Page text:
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Meaningful Trips

Travel can be a force for degradation and a force for positive change. A recent story I wrote for National Geographic Adventure explores the nature of the impact we have as travelers—and how we can make a positive contribution to the places we visit. Included are ten trips that give back in some way, from volunteer work to bringing income to remote communities. I might add that they all sound pretty darn fun: Come nose-to-nose with a sea turtle, sail to little-known hot springs on…

A Travel Essay in the Washington Post

Last spring, I went to Alaska to report a story on a new yacht-accessed backcountry ski trip, but I also tacked on time, as I sometimes do, to tool around the Fairbanks area. (How lucky that I have the opportunity to do such things!) I had never been there and I was simply curious. I love extreme landscapes and was not that surprised to find that I loved the area's boreal forests, big skies, and endless tundra. I felt inspired to write an essay about…

Good Eats and Cesar Chavez

Sitting here flipping the pages of the latest issue of Outside, I was caught by surprise. Funny how after three months have passed, I can forget which stories are slated to hit print. This one is about five unsung post-adventure dining spots, from a beachside food truck to a pancake parlor in the mountains. I also have a more serious story in the current issue of National Parks magazine. It's about the new Cesar Chavez National Monument. Check it out here. What an interesting story…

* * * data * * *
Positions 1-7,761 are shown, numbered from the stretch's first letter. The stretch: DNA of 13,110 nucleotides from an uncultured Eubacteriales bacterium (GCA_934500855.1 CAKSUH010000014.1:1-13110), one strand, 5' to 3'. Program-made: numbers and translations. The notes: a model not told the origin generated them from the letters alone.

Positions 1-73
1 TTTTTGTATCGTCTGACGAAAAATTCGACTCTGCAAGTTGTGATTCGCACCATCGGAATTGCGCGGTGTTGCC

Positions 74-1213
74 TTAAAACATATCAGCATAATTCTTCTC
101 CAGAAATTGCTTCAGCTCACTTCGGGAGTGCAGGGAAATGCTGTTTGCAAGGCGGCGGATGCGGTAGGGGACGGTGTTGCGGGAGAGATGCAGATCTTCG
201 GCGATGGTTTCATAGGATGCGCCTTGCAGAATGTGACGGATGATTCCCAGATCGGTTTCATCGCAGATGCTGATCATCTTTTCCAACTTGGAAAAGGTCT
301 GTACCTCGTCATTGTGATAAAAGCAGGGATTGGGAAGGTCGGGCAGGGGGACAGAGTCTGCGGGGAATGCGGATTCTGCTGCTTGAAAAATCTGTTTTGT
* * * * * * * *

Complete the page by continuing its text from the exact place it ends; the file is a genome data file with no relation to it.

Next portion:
Why I Love West Texas

Nearly two years ago, I set off on an impromptu road trip, promising myself that I would not make a single plan. It was a hard time in my life and this was a throw-my-hands-up effort to do something to pull myself out of a dark cloud. To let go of the tyranny of my to-do list and my paralyzing expectations. It worked. I found myself traveling lonely roads south of Durango, through New Mexico, east through Texas, and all the way to the Gulf…

One Boat, Four Dudes, and a Very Large Body Of Water.

Setting off across an ocean in a 20-foot rowboat may sound hare-brained, but it is not as unusual as one might think. To date, more than 500 crews and thousands of rowers have set off, and every year, more are inspired to attempt it with developments in boat, communications, and other technology. A story I wrote about the unlikely rise of this adventurous sport appears in the December issue of Outside. The main subjects are the men of OAR Northwest, a Seattle-based rowing team that…